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Letters to the Editor - May 16, 2014

May 16, 2014 | 20 Comments


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02:29 pm - Fri, May 16 2014
Ginny said:
Last week we received a robo call from Mary Starrett, promising to fix immigration in Yamhill County. My husband thought it a strange declaration; since we could not think of one way that a county commissioner could change immigration. Ms. Starrett also has ads proclaiming she supports gun ownership, and that she will work to protect the personal liberties that government is taking away from taxpayers. These are fine guarantees, but none of them are the job of a county commissioner. The majority of the responsibilities of a commissioner are about the budget of the county. They have a huge and important charge to all of us to keep us safe, and keep our community livable. But, the items Ms. Starrett says that she will do are just not possible in this job. Now the question: does she not realize the work that a county commissioner does, or is she just making assertions to get votes?
Debra Bridges is promising to work tirelessly. She has been the director of Crime Victim Services in the Yamhill County District Attorney’s Office for nine years. Her husband is an attorney and small business owner in Newberg, and they both have supported many causes and our county in various ways. She knows exactly what the job of a county commissioner of Yamhill County entails, and she would never make promises that she cannot keep just to get votes. My husband and I are supporting Debra Bridges for Yamhill County Commissioner, and I encourage everyone to do so as well.

Ginny Crabtree
08:51 am - Sun, May 18 2014
Don Dix said:
In all this political furor, I'm looking forward to a quieter phone and not having to lug all that "Junk Mail" to the recycle bin! Wednesdays after elections should be a "paid holiday" for all voters just for having to endure and sort through all the partisan campaign B.S.!
11:32 am - Sun, May 18 2014
treefarmer said:
Ah yes, how we look forward to a post-election decrease in junk mail!

However, an even greater source of irritation, in this voter's opinion, is the fouling of our landscape with miles and miles of big ugly roadside signs. I am all for free speech and the declaration of one's political leanings, I just wish it wasn't allowed to litter and visually pollute the countryside. I suppose some voters are influenced by signs, but there are also those of us who find them offensive.

I look forward to "election Wednesday" when we can return to a clear view of our beautiful Yamhill County farmland.........for a while anyway.
10:44 pm - Sun, May 18 2014
Anonymous said:
Does anyone else find it interesting that nine sergeants (who are at-will employees) have endorsed their boss, Tim Svenson, while a grand total of only two deputies (who are union employees) have done the same? It seems that all is not well with the Sheriff's Office from the perspective of the people who are actually out doing the work. One would think that if things were going along just fine, then more deputies would be willing to sign on as endorsers. I find the nearly-complete lack of support for the current Administration among the rank-and-file very interesting indeed.
08:14 am - Mon, May 19 2014
Don Dix said:
Or maybe it's just as 'interesting' that NONE of the sergeants (11total) have endorsed another candidate (Sergeant Shipley is running and the other has abstained).

The deputies? We'll for one, you do realize unions don't appreciate members going public against a union endorsement, right?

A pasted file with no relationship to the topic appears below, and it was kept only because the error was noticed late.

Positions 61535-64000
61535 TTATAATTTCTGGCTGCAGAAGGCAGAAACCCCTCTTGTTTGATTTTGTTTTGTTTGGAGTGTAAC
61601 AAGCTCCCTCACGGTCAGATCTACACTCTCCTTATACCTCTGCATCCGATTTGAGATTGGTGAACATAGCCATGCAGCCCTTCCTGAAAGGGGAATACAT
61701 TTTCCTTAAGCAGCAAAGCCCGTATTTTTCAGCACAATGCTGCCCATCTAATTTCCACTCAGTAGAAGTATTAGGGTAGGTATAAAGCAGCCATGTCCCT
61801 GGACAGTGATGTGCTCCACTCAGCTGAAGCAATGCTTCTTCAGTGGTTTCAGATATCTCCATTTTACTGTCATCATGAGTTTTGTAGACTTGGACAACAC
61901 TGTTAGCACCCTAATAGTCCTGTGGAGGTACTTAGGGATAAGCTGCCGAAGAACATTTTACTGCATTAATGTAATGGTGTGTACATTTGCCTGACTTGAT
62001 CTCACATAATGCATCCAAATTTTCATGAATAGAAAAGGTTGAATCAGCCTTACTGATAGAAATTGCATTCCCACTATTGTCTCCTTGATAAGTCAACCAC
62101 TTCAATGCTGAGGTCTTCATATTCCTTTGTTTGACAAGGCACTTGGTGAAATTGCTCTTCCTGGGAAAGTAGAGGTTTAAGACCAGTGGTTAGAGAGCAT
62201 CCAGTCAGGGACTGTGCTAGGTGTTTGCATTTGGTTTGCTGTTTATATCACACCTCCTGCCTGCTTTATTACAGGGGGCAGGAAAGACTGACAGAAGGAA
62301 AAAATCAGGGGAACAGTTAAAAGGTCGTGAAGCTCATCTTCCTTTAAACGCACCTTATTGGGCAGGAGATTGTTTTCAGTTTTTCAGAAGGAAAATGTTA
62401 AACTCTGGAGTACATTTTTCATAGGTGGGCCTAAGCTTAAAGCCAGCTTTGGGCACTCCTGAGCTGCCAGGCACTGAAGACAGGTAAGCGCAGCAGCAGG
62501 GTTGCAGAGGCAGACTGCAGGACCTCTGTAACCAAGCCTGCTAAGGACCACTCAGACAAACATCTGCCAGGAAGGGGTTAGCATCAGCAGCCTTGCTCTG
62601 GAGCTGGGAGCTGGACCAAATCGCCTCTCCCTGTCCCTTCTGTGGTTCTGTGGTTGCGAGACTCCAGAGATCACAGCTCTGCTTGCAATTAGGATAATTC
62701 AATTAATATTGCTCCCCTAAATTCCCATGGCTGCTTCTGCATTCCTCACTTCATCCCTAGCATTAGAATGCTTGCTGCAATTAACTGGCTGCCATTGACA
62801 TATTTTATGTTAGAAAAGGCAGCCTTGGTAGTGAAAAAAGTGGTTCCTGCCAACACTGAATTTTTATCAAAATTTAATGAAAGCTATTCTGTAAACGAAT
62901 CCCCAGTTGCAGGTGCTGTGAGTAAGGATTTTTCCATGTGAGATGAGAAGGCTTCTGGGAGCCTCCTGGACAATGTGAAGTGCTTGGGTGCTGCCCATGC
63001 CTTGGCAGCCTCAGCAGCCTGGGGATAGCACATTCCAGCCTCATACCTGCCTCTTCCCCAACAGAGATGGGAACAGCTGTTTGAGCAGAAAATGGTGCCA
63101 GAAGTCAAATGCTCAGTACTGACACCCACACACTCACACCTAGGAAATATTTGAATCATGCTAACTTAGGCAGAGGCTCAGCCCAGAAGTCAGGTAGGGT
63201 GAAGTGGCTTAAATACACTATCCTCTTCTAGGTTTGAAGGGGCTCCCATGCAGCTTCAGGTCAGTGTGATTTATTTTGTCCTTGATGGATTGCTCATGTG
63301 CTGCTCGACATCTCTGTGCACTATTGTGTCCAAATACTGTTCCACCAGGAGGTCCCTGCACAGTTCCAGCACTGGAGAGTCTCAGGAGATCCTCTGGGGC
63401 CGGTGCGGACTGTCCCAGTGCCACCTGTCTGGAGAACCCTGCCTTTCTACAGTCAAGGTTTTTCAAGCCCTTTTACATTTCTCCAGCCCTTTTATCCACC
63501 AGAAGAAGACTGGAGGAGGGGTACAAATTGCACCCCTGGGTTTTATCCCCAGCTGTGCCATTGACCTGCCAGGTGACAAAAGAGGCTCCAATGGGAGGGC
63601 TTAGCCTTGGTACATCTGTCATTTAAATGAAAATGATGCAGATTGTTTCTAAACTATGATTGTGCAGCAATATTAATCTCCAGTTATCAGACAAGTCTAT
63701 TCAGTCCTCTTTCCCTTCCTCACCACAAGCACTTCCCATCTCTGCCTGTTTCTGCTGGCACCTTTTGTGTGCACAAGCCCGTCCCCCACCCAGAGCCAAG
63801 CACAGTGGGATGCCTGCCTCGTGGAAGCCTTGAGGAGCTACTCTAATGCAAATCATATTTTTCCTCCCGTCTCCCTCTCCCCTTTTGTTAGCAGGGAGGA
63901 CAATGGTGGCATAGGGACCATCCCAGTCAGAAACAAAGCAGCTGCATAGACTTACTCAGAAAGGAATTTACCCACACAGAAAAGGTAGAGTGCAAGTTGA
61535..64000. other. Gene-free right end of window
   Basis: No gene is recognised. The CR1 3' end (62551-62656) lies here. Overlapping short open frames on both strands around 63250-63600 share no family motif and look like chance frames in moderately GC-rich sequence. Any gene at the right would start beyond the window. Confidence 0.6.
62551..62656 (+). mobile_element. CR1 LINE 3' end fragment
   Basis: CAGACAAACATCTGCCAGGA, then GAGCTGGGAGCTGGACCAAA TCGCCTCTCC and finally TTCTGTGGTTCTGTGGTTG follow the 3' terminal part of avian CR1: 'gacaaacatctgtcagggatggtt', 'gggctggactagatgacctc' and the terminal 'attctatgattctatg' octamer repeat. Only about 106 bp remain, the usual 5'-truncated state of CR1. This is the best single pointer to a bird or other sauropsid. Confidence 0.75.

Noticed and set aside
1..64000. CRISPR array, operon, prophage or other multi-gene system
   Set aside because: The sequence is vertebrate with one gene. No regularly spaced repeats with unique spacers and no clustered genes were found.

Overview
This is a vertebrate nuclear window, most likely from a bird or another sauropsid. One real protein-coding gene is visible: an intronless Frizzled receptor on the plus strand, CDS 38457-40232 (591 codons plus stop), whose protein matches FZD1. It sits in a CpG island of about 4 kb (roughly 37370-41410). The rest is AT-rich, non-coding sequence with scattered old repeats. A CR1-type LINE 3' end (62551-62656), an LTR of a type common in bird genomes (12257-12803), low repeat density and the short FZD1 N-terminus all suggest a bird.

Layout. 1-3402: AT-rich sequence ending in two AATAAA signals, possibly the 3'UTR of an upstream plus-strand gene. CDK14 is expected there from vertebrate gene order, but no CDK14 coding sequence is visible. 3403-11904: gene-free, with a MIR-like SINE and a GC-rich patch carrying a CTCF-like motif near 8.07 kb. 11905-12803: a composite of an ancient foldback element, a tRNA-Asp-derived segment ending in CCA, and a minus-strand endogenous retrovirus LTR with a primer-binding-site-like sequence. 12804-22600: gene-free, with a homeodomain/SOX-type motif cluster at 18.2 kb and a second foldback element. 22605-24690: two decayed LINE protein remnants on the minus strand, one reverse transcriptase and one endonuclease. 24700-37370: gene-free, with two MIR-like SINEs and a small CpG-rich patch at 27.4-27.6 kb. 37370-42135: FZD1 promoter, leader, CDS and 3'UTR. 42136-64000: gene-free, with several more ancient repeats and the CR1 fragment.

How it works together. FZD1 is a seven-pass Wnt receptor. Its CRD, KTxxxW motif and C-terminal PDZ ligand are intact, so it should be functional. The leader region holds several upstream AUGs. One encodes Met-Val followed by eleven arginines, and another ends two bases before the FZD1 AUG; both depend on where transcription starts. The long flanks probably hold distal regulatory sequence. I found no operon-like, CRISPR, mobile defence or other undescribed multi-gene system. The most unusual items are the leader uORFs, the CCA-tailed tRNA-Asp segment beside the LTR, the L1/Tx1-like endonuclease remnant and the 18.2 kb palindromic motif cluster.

And if the support of the deputies is so critical, where are the supporting words for 'your candidate' (whomever that may be) from those deputies?

It would appear the anonymous writer is attempting to raise an issue using one set of guidelines for one candidate, while dismissing those guidelines for another.

But that's just my observation, I could be wrong! ;)
08:44 am - Mon, May 19 2014
Anonymous said:
Well I would think it's fairly risky for a deputy to openly oppose pretty much the entire Sergeants group, the Captain, and the Sheriff. So perhaps Casey and Shipley have pointedly refrained from placing deputies in that position. Or maybe Don is right and there are a bunch of shadowy union thugs threatening to break kneecaps if deputies oppose the union. Perhaps we should check on the two deputies who have done so and make sure they're ok.

No, I would think it far easier for a deputy to 'go with the flow' and sign on to endorse the Administration's candidate. And yet only two have done so. Seems like that is a statement in and of itself.

But while we are on the subject of using the same guidelines for everyone, how about we mention the paper's lack of consistency? Apparently two retired captains and a bunch of sergeants can write letters expressing support for their candidate, but when the chief of police at a local agency does the same, the paper refuses to publish it. Curious, isn't it?
09:26 am - Mon, May 19 2014
sbagwell said:
In response to the assertion about us not accepting a letter from the chief of a local police agency: We have a longstanding policy of not accepting endorsement letters from members of a candidate's immediate family, and that particular police chief is the candidate's brother. If he would like to line up endorsements from other local chiefs, we'd be happy to print those.
Steve Bagwell, Managing Editor
11:10 am - Mon, May 19 2014
Don Dix said:
Anonymous,

Are you suggesting that the deputies could be punished if they oppose their superior's choices? Really! How do you come to such a conclusion? About the only case of that happening locally to my recollection is when Leslie Van Baricom (sp) of Onpoint read (not composed) a letter from the chamber supporting the school district during teacher contract negotiations a few years ago. Being a 'teacher's credit union', Onpoint fired her. But wait, that was union intimidation, wasn't it?

Glaringly absent (from your retort) was any response to the fact that 90% of the sergeants (available) support one candidate (apparently not yours). Possibly the reason for that doesn't fit well in your argument, but it does have a great deal of merit. I suppose they were intimidated too, eh?

From this view, comparing qualifications and character of the candidates is where the discussion should reside, but some people only wish to speak in negative, nit-picking tones against an opponent (or their allies).